Turning Your Brown Lawn Green

landscape of green grass during early morning. Brown grass is not what you intended to grow when you sowed all those grass seeds, yet that’s the current colour of your lawn. Turning your brown lawn green again can be done, but it will be a process that will take a little time, effort and maybe a little help from a garden maintenance company. Lawn care is a rewarding task that will improve the curb appeal of your home and also its value. Follow these tips to help discover why your lawn is brown and how to turn it back to a lush shade of green.

What’s the Problem?

The first step is to discover what has caused your lawn to turn brown in the first place. The underlying reason may be dehydration, improper mowing, disease or pests, and until you find out what the problem is you will not be able to fix it.


To determine if the problem is dehydration, identify the exact type of grass you have and the amount of water it needs. Next, place four empty cans or jars at the four corners of the lawn and turn on the irrigation system for 20 minutes. Measure the amount of water collected in the cans/jars to see if the water amount is sufficient and if the lawn is receiving uniform amounts. Make adjustments to the irrigation system if needed to ensure your lawn is receiving adequate hydration.


Does the lawn have a few brown spots within healthy green areas? The problem is most likely dog urine.

Chemical Burn

It could also be caused from fertiliser burn or improper mowing. Applying too much fertiliser, herbicide or any other chemical in one spot will burn grass and turn it brown. If your lawn mower has a dull blade it will rip grass up by the roots instead of cutting off the tops and create brown spots in the lawn. Sharpen you lawnmower blades at the end of each cutting session. To restore healthy, green growing grass to the brown spot you will first have to flush the area with water to remove the irritant. Run the water hose on the brown spots until they are saturated, then allow the water to seep into soil overnight. Repeat the process on the second day. The water will dilute the irritant and remove it from the grass roots. After the area(s) has been cleansed it can be re-seeded at the right time of year, which will be spring or autumn. Making the switch from chemical food and treatments to organic products can also help prevent browning and keep the grass green and growing. Organic products are better for the environment too.

Disease & Fungi

Diseases leave behind behind different identifying trademarks, but all will turn your lawn brown. Most lawn diseases are of the fungal variety and they take on differing forms; some leave thin brown lines of dead grass across the lawn, some leave rings, other fungi leave behind slime. The more common fungi are:
  • Dollar Spot, which are small, round brown spots that spring up on cool, dew-filled nights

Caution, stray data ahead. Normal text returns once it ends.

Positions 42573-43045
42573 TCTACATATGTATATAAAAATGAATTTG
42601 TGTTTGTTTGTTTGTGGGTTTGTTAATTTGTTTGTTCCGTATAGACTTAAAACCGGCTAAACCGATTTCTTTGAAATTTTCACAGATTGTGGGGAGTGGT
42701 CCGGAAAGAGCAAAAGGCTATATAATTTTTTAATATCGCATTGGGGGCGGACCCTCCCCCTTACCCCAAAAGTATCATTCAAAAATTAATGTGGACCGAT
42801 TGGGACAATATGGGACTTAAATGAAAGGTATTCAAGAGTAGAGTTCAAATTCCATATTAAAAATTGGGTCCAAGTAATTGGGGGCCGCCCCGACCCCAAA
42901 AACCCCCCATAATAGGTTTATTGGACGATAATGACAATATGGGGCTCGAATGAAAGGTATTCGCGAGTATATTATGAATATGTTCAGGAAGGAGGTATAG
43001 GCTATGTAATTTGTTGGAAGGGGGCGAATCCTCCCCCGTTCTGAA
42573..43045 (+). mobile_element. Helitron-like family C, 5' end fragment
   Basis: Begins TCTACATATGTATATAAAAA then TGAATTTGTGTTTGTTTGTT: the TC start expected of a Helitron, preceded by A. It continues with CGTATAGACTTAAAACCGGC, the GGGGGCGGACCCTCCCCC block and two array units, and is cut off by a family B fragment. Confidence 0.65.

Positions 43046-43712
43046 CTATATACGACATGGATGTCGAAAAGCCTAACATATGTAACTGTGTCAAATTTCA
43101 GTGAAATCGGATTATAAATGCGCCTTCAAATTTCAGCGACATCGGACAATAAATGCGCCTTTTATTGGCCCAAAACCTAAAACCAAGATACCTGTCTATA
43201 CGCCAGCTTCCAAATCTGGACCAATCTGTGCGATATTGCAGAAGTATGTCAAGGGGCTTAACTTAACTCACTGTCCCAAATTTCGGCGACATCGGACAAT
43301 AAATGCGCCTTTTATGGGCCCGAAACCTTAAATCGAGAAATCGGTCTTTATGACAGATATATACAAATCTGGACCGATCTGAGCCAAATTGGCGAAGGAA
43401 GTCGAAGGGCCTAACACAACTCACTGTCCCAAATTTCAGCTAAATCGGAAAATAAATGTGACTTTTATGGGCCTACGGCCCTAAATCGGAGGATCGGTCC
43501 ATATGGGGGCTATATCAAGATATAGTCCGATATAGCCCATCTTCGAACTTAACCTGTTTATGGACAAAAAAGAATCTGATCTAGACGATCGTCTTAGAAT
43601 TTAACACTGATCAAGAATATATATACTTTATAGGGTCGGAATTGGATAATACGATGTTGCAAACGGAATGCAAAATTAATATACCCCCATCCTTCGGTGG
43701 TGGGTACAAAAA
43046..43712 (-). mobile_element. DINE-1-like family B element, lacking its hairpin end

• Brown Patch attacks turf during hot, humid weather
  • Fusarium Blight that attacks grass blades during times of hot, dry weather.
Different fungi require different treatment, so it’s important to identify the fungal problem. Some of these diseases will require a fungicide treatment, other will require an adjustment to the way the grass is cut. Left untreated, they will all turn the lawn brown and eventually kill it. There are various causes of fungal diseases, ranging from compacted soil over watering, over fertilising, drought, wrong type of grass sown for your particular area, and cutting the grass too low. Aeration will correct the problem of compacted soil and and de-thatching the lawn will allow more air, moisture and food to penetrate through the soil and into plant roots. A top dressing of compost will feed the lawn organically, help prevent diseases and improve drainage.

Grass Type

If the problem is the wrong type of grass for your area, re-seed the lawn with a variety that is formulated especially for your climate. The grass will have a much better chance of not only surviving, but thriving if it is a native blend. The temperate climate of Sydney lends itself well to growing a wide range of grass types, but a type formulated for your landscape should be selected. Like a shade tolerant variety if your landscape is shady, a wear-resistant variety for heavy foot traffic landscapes and drought resistant for dry areas.

Improper Mowing

The way the grass is cut will also play a large role in how healthy and green the turf is. Set the mower at the correct height and only mow with a sharp blade. Grass is damaged and more susceptible to diseases if the blade is too low or dull. If your lawn is infested with pests or has diseased spots, wash and disinfect the blades and underside of mower after cutting the grass.


To determine if the culprit is pests, look at individual blades of grass for signs of chewing. Also look for holes in the soil where pests hide, turf that feels spongy when walked on, turf that has a purple tinge before it turns brown, and sections within the brown areas that have no grass. If any of these signs are visible, pest infestation is the underlying cause of your brown lawn. An application of chemical or organic pesticide will be needed to get rid of the pests and restore your lawn back to health. Effective pesticide products can be purchased from your local garden supply store or landscape professionals can be hired to come out and do the application for you.

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